If LNS judgement leads him to find the charge 3(f) on ‘third party payments’ as guilty, then where is the same ‘Alternate’ analysis that is used in assessing the ‘non-disclosure’ charges?
With this alternate, he claims that EBTs could have been fully declared (since he proceeds on the basis that these EBTs are allowable tax avoidance measures) and thus disclosure rules would not have been broken and thus no sporting advantage was gained by non-disclosure.
But surely it can be seen that ‘third party payments’ rules would have breached with full disclosure?
Hence, its difficult to see how ‘no unfair sporting advantage’ from non-disclosure can be concluded.
Its a glaring hole in the LNS final judgement.
Thats not to say that will get a replay at home a week later, but surely some acknowledgement of this hole in the logic should be given..
“On ‘Sporting Advantage’ I think the concentration should have been on the amount available to pay players through the EBT mechanism. Then there could be many witnesses brought to explain the simple fact that more cash and higher wages, in the main, lets you buy and field better players and also support a larger squad than your competitors.
There could be a counter-argument that results on the field didn’t necessarily reflect an advantage. But at least the argument I believe could be won if done correctly and at the end of the day even if there isn’t a proveable Sporting Advantage it should be enough if the intention was there.”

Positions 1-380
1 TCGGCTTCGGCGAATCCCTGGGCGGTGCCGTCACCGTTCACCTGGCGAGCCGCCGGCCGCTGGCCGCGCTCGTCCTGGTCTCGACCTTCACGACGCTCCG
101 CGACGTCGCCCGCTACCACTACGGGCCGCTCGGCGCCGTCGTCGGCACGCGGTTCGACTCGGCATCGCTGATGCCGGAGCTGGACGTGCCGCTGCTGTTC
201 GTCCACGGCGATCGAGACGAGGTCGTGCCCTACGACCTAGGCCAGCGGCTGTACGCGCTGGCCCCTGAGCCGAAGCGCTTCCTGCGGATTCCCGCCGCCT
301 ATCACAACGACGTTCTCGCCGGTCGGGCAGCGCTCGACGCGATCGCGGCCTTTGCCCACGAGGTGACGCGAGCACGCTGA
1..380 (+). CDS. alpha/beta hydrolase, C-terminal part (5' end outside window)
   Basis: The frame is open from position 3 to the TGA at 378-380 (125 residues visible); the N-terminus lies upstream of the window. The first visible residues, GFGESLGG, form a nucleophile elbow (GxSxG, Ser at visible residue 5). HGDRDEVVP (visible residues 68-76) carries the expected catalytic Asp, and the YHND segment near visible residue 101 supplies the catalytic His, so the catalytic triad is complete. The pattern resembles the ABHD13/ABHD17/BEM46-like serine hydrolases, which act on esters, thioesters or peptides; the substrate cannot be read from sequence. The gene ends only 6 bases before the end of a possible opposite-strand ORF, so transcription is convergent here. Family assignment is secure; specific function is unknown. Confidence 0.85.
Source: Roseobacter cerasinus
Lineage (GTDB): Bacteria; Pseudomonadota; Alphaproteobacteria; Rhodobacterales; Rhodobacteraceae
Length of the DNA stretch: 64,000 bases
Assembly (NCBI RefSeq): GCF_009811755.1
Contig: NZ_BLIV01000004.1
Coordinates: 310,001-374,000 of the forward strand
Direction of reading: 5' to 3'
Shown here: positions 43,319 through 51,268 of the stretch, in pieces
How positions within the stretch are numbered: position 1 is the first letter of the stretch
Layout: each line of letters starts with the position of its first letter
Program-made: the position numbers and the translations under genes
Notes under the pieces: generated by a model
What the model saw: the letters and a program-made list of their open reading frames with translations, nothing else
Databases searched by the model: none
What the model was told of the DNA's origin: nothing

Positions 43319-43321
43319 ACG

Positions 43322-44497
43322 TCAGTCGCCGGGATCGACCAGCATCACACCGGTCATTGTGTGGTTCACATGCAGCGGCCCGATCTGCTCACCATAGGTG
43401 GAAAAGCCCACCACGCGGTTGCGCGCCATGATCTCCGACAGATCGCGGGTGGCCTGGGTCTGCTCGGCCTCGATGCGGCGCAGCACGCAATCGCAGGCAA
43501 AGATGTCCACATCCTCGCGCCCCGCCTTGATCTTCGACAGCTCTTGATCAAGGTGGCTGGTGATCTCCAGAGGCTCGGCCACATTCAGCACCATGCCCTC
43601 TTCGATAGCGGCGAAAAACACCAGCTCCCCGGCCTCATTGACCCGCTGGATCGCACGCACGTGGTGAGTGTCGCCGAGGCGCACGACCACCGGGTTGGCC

No. If thats the only criteria, it fails as a criticism. A club cannot be charged with being able to get more funds together, by allowable means, than other clubs. Thats whats been happening across the board. LNS states that EBTs are allowed due to the current status of the FTT. Thats not, nor can it sensible be argued, as any kind of charge against a club.
The issue is if an allowable cash generating scheme breached rules. Theoretically, raising an extra tenner by avoiding tax in an allowable way could still breach the rules. Its not the amount of money that is the problem – it is gaining an unfair advantage by breaking the rules or concealment of the fact a club is breaking the rules.
Recent Comments by Carl31 (@C4rl31)
The Existence of Laws
Ive called for a simple thing, along with many others here…
… for the application of the rules as they stand, in a fair manner.
I dont have much issue with the way Rangers will get round the ‘transfer embargo’, as it seems the same options are open to all clubs, and have been loopholed in the past by Dundee, for instance.
Its when the rules are perversely interpreted, or sidestepped or made up anew to seemingly assist only one club, that seems particularly unfair.
The Existence of Laws
I was under the impression that when HMFC were paying players late, they only managed to pay the players at all by some form of cash injection from the company who own them, UBIG?
I ask because it doesnt align with HMFC operating independently of UBIG for the last 18 months.
Happy to be put right on this one.
The Existence of Laws
On the diving issue, I once had a lengthy discussion with a footy coach at a low level in the game – I found it insightful. A few points to share…
Its a contact sport – sometimes there is very little contact on an attacker and its enough for him to go down but the same kind of or impact contact takes place on another player, or the same player, in different circumstance and they dont go down.